Remember we carry at all times a full and complete line of FEED STUFFS, consisting of bright PRAIRIE HAY, CORN CHOPS, BRAN, OATS, CORN, etc., at LOWEST PRICES.
Grocery Department T.M.M. & M. Co., Thurber

A “Holler” From “Quig”
Texas Pacific Merchantile & Manufacturing Co.
B.M. Quigley

A Few Scenes About Thurber Briefly Noticed
The lake shown above is the largest in the vicinity of Thurber and is but a few minutes walk from the center of the town. It covers an area of 185 acres and in many places has a depth of over thirty feet. This lake is the reservoir that furnishes water for Thurber and precautions have been taken to keep the water pure. Bathing is not allowed and in order to protect the lake from becoming a public resort, the company has leased the reservoir to the R.D. Hunter Fishing and Boating Club, composed of 80 members, who furnish a guarantee that none of the rules and regulations for the protection of water, as laid down by the company, shall be violated. THe lake is enclosed and no trespassing is allowed thereon. At the foot of the lake is a pumping station and on a hill near the center of town a stand pipe is located so that the water pressure is sufficient to give ample protection against fire, and Thurber has a splendid volunteer fire company with signals and apparatus giving first-class protection. Many of the houses are piped with water, and those that are not are visited daily by the water wagon. And water is furnished as cheap or cheaper in Thurber than any other mining camp in the South. Certainly no purer water can be found.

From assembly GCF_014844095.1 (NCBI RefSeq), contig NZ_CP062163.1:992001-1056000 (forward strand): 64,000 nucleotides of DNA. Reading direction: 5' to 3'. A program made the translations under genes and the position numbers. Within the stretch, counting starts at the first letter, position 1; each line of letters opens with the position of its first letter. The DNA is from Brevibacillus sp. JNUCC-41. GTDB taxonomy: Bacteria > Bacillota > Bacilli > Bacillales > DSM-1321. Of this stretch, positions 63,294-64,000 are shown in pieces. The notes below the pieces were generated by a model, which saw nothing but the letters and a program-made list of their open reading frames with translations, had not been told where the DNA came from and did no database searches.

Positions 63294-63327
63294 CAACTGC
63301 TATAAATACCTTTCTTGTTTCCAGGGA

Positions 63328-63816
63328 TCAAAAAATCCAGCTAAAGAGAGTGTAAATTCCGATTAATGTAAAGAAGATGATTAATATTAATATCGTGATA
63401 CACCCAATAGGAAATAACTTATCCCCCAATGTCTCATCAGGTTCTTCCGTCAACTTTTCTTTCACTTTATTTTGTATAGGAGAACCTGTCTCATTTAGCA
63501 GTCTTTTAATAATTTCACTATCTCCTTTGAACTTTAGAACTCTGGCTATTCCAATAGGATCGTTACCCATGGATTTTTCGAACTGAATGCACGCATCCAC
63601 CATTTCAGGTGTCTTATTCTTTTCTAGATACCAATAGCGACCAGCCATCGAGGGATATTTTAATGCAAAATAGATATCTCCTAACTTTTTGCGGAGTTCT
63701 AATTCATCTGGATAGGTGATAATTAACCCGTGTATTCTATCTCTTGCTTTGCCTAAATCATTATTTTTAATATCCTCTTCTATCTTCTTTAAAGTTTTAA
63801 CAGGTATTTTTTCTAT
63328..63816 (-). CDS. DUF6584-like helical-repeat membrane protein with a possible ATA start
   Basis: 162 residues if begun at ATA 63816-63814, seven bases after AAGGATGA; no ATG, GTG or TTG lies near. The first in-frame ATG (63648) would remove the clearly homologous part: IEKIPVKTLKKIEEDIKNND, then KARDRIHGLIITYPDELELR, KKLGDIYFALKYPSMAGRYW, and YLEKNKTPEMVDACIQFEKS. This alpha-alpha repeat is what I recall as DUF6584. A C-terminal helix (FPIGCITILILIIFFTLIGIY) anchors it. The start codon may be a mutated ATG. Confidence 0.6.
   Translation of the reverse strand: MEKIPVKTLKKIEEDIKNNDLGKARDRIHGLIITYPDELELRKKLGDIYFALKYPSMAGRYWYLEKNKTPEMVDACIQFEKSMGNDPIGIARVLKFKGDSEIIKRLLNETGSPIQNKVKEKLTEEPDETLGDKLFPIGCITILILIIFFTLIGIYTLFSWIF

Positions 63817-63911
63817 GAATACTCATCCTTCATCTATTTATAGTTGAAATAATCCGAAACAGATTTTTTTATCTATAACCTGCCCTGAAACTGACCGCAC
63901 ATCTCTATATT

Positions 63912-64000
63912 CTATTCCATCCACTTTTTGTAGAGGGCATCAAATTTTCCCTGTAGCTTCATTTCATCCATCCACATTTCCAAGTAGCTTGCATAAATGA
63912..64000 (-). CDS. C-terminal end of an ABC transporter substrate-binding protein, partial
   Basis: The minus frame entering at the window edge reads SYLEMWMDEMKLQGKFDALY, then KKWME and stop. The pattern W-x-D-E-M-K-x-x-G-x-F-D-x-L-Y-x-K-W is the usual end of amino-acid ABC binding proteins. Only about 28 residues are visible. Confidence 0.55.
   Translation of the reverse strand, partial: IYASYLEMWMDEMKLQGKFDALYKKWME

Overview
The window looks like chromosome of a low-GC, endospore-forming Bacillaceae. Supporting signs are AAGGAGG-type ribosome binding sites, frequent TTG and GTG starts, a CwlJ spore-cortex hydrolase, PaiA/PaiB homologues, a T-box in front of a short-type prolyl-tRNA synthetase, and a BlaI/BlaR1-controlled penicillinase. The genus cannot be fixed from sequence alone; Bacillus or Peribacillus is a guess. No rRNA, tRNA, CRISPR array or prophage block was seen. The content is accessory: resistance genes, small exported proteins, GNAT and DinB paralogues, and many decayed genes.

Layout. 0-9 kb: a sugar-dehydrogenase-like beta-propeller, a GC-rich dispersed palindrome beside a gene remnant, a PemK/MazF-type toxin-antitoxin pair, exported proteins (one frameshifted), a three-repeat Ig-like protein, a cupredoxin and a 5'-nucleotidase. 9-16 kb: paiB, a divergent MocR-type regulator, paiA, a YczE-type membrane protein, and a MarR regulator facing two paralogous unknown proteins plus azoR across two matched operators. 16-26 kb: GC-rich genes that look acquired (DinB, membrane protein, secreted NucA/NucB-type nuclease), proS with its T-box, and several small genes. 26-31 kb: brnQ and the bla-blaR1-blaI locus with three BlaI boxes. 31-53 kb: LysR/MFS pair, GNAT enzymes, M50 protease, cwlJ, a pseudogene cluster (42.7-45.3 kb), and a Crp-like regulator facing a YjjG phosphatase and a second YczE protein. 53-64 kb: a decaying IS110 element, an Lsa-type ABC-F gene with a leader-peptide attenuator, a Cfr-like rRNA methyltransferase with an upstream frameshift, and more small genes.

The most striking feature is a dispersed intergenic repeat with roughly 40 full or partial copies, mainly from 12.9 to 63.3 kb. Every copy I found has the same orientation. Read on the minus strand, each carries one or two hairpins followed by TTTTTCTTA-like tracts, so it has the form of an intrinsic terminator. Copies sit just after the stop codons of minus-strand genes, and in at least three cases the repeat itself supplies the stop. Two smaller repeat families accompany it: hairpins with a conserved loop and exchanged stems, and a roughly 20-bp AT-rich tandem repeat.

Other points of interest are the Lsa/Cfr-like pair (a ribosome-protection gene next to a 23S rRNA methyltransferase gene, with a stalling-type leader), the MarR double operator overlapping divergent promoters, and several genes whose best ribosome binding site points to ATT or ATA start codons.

The Meat Market and Ice Plant in Thurber are as complete as one be found in any city. The capacity of the Ice Plant is twenty tons per day, and ice is furnished the residents at the same price per hundred pounds as prevails in the large cities.
The Meat Market is in reality a market, cold storage and packing house combined, and three miles out of town is the slaughter house where the meats are dressed. The Market contains everything found in any up-to-date house; game of all kinds in season, fish, and oysters, and all kinds of vegetables; in fact nothing is wanterd. In the packing house all kinds of sausages are made, hams are smoked, sides cured, and the cold storage is large enough to accommodate the town. It is hardly necessary to say that every employee in and around these institutions are organized men. The meat currers have full recognition and their contract calls for the use of their label on all products of the packing house.